Having high levels of high-density lipoprotein (HDL), the so-called “good” cholesterol, has been thought of as a good thing.

However, researchers have found a gene mutation in a small percentage of people with elevated levels of HDL that actually increases the risk of heart disease.

The findings from scientists at Perelman School of Medicine at the University of Pennsylvania were published today in the journal Science.

The mutation is found in only about six of every 10,000 people in the general population. It also appears to be specific to people of Ashkenazi Jewish descent.

However, Dr. Daniel J. Rader, the study’s senior author and chair of the school’s department of genetics, told Healthline that this is the first time research has shown a genetic mutation linked to high levels of HDL.

He added the study could eventually lead to the discovery of other mutations involving cholesterol and better treatments for certain conditions.

“It helps us understand the very complex relationship between elevated HDL and heart disease,” Rader said.

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What the Researchers Found

The Penn researchers studied lipid-modifying regions of the genomes of 328 people with noticeably elevated HDL.

They also compared these patients to a control group of people with lower HDL levels.

Rader said one person in the high HDL group had two copies of the gene mutation. Another 15 people had one copy.

One of the genes the researchers focused on was SCARB1, which encodes for Scavenger Receptor B1 (SR-B1), the major receptor for HDL on the surface of cells.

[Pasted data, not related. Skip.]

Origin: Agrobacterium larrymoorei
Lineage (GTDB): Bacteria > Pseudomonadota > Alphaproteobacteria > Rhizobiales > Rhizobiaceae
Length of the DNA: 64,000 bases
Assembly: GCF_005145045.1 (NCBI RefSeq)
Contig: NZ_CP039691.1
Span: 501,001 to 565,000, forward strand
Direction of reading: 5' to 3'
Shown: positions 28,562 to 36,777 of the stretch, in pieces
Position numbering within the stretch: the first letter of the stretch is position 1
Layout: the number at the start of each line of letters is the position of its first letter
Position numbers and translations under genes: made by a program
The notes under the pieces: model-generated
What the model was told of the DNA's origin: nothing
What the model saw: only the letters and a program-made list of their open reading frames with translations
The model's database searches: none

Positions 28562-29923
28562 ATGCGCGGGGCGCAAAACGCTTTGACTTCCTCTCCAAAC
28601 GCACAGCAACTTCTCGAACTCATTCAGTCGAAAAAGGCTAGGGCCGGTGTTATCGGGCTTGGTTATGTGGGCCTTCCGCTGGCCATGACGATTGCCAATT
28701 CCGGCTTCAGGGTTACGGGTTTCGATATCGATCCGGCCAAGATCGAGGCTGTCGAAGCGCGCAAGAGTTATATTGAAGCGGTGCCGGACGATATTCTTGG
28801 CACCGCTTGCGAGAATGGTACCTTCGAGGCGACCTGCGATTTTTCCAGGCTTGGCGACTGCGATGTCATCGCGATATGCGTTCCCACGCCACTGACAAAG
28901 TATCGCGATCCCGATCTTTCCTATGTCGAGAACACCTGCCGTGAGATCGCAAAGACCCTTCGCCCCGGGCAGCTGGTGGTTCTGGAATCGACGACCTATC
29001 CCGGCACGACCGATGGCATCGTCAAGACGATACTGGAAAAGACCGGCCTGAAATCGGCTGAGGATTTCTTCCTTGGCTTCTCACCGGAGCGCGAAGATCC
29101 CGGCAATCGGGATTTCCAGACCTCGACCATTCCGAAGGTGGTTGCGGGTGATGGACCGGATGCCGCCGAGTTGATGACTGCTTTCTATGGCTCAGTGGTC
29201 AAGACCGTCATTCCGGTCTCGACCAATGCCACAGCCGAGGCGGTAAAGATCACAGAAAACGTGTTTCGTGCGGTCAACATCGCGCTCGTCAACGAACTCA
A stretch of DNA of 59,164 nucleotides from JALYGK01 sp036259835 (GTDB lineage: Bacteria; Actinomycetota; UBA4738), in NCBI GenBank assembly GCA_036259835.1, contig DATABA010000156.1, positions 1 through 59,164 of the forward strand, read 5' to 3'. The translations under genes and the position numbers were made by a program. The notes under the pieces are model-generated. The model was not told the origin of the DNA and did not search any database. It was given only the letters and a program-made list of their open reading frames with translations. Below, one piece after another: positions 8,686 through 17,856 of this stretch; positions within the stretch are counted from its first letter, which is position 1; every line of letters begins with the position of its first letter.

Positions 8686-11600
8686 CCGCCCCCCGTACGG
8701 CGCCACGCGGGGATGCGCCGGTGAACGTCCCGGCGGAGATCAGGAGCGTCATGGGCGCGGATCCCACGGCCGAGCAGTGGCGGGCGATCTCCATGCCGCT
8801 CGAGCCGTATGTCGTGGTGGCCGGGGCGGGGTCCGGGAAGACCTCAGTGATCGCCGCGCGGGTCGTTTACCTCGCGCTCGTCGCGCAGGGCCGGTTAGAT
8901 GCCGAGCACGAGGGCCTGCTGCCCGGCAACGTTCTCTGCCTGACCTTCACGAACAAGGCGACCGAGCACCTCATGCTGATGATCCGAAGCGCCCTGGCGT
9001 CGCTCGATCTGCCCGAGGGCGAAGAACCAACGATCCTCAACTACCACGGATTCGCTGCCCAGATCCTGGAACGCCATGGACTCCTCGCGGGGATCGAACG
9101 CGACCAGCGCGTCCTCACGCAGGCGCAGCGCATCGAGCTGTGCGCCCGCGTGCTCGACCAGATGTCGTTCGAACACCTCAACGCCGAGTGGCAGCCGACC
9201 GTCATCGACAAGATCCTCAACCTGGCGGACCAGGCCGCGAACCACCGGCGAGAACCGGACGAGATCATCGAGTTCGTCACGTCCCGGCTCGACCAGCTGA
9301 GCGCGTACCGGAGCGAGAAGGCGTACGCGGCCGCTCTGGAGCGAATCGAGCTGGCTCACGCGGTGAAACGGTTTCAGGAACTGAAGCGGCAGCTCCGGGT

The ways all of these components function and interact is rather technical, so Rader offered a simple analogy to explain the importance.

HDL basically acts like dump trucks within your blood system. They drive around picking up plaque left along your artery walls by lower-density lipoproteins (LDL).

If too much plaque builds up, it can clog arteries and lead to heart attacks or other problems.

The HDL dump trucks transport the plaque to the liver, where it is deposited and eventually eliminated.

However, the gene mutation blocks the trucks from dumping their loads. That means full HDL trucks continue to drive around the blood system but can’t pick up any more LDL waste.

“They can’t do their job,” Rader said.

That means plaque can build up. The end result is the same as somebody who has low HDL and high LDL.

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What It Means

Rader said the research dispels the notion that simply raising a person’s HDL automatically lowers their risk of heart disease.

That may be true for most people but not for everybody.

For patients with the gene mutation, it might be more important for them to lower their LDL even more instead of raising their HDL, which isn’t functioning as it should.

Rader said the researchers want to continue to study the gene mutation so they can better understand how it works.

They also want to see if there are other gene mutations in high HDL, or if they can find mutations in people who have low HDL.

“If we are better able to tell people more about their HDL, I think that would be important,” he said.

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